passage of St. John’s Gospel using the phonetic structure of text in CHORUS as a template for
generating musical notes. The hybrids are as innovative, rich and complex in variety as the
artists who made them.


“At first you don’t see it,” say Edrex Fontanilla and Robert Goldschmidt… a curious thing to
say about a grid of sandstone slabs. But it is used as a receptive base for video mapping a stream
of water. S(TR)EAM initially appears to be a soothing real-time projection of primary
elemental forces - earth, air, water and light. But if you linger in calm meditation, the projected
imagery shifts, pausing, freezing, layering, zooming in, fading and rescaling in a Zen-like re-
mapping of the space-time continuum.

Yunsil Heo and Hyunwoo Bang wanted OASIS to be totally non-nerdy and playful, despite the
techno-heavy Swarm programming that drives it. Cloaked in darkness, intent visitors stir chunky
black gravel with their fingers, creating trails of light for the swarming genesis of puddle critters
that appear out of nowhere… like those you might expect to rise from the primordial ooze at the
beginning of time. It’s an instant fix on fun, generative and godlike… all as easily obliterated by
a sweep of the hand.

Anab Jain and Alex s. Taylor tease us with an impractical theoretical model for retrieving
energy from beautiful objects made of cast sugar. The idea is to breakdown organic material
with a microbial substrate, to produce an electrical charge strong enough to drive common
household appliances. Our bodies use sugar for energy, why not radios and computers? I wish it
really worked, maybe someday.

Anna Ursyn celebrates water as a form of exploration, transformation, metaphor, annotation
history and myth… an intriguing vehicle for cultural evolution and value. A history of her work
reveals a sophisticated fascination with data mining and programming linked to visual
meditations on color, pattern, regularity and balance. WATER PLANET is loaded with visual
connotation and spatial nuance, comprised of dense shortcuts and visual fragments that read like
collapsing sentences to create deeper levels of meaning.

Kirk Woolford and Carlos Guedes began the ECHO LOCATIONS project in NYC seven years
ago, and sustained the collaboration inter-continentally from Amsterdam, Majorca, Portugal and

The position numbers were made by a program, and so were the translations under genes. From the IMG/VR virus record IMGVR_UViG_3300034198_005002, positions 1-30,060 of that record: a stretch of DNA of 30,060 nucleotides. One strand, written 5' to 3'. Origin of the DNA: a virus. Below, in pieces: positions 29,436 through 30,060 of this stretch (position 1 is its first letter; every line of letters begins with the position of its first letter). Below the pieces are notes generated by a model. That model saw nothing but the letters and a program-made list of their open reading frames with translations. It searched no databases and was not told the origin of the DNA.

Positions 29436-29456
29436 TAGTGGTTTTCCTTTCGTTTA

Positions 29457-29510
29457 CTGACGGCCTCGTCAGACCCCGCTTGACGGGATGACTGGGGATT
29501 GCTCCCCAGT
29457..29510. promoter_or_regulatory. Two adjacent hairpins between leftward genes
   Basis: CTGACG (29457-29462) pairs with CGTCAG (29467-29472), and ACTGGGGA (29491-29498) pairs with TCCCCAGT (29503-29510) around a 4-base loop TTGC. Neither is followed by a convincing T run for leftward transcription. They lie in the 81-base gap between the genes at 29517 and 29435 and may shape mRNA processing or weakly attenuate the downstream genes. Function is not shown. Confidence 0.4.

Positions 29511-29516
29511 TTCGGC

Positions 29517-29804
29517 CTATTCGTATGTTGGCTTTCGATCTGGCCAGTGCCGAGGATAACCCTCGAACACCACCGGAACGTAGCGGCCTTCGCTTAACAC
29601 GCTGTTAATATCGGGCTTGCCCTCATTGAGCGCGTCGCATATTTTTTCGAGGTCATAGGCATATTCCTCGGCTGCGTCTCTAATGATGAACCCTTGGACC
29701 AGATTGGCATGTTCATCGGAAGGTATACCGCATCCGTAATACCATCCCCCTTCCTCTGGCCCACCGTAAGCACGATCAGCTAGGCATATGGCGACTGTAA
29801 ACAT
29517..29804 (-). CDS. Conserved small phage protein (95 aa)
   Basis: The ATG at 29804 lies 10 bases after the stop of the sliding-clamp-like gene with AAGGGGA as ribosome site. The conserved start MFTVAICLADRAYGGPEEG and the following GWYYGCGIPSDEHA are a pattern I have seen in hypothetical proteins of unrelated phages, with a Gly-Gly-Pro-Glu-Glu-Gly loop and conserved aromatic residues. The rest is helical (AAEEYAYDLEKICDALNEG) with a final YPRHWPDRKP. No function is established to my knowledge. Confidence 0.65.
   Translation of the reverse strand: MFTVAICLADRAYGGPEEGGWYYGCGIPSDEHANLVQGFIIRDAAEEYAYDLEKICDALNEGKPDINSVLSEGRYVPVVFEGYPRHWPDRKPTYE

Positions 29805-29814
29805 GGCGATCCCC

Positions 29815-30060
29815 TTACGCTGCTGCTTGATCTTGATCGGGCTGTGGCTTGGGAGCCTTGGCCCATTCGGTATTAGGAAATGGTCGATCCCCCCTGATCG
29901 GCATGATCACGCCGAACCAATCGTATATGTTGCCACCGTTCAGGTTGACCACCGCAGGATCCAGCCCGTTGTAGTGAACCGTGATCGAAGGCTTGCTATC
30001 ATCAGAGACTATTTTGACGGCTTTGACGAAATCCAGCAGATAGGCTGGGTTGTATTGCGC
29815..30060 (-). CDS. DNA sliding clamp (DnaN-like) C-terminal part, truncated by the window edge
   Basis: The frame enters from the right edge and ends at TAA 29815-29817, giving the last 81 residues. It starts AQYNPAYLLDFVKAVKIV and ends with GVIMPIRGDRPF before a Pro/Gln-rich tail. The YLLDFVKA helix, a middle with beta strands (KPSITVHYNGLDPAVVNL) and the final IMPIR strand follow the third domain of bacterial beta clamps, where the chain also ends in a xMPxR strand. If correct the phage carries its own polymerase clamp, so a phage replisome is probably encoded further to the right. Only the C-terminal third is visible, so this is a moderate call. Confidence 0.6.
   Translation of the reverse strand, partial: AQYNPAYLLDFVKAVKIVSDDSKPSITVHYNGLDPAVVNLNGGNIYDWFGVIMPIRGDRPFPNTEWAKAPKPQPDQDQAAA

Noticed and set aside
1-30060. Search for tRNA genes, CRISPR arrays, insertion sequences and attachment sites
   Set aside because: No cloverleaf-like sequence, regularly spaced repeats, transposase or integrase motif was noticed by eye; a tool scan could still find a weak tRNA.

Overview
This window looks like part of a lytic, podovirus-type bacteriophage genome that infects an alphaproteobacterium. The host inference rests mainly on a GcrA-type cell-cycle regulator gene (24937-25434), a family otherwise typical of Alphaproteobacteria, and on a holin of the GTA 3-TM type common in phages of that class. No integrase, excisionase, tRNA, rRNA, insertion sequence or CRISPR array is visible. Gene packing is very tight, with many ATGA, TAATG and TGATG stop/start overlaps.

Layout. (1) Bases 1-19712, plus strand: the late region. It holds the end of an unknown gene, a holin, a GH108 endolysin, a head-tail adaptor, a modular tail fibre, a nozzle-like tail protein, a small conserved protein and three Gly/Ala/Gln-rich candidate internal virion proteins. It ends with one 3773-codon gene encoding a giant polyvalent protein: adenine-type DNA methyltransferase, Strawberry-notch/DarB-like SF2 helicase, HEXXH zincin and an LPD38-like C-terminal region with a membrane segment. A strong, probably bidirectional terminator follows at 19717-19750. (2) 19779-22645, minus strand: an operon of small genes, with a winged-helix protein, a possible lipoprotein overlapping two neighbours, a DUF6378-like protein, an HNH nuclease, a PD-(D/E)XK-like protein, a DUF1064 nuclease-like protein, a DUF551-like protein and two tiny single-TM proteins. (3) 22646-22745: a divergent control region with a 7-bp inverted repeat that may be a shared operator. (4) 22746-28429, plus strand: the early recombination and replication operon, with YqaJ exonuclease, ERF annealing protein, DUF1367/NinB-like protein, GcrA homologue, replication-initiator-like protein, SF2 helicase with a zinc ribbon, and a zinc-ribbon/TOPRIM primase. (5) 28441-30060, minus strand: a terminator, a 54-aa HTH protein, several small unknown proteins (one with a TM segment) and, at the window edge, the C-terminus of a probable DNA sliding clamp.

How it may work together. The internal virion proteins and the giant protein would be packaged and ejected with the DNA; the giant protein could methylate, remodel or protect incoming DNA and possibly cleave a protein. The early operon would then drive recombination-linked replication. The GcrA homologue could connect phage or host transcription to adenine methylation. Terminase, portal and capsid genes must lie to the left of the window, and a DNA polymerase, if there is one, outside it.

the UK as their respective base of operations changed. The result: a life-scale interactive
installation that enhances an awareness of location as a time-based experience. The backdrop is
a midsummer night’s evening at St. Patrick’s Chapel, built on the Viking ruins of a 6th c burial
site in the Scottish Lake District. The audio mix harmonizes real world sound bites of the natural
environment with fragments of melody and harp song, giving the night an edgy corporality,
weight and volume. As visitors approach, streams of particles streak across the site, like a time
traveling dancer caught in a song line of fast forward motion. As visitors still, the particle flows
coalesce, never quite settling as a singular human silhouette. If visitors chase the flow, or make
too much noise, the apparition dodges off, hissing and scratching like a haunting electronic cat in
wet tide. In this complex soundscape, the artists explore the edge between the human and the
abstract, teasing recognition through action and interaction rather than appearance. The artists
eloquently point out that, “Chasing after technology, like the devilishly elusive will of the wisp
of legend, you will find yourself lost in space and time.”


SKORPIANS designed by Joanna Berzowska and Di Mainstone are kinetic electronic
garments constructed as metaphors for parasites and organisms that feed on your body.
The metaphoric clothing is a perverse, ultra-soft cocoon of camouflage with an independent
history of living, breathing memory. Revealing and hiding alien intentions, pleasure and pain,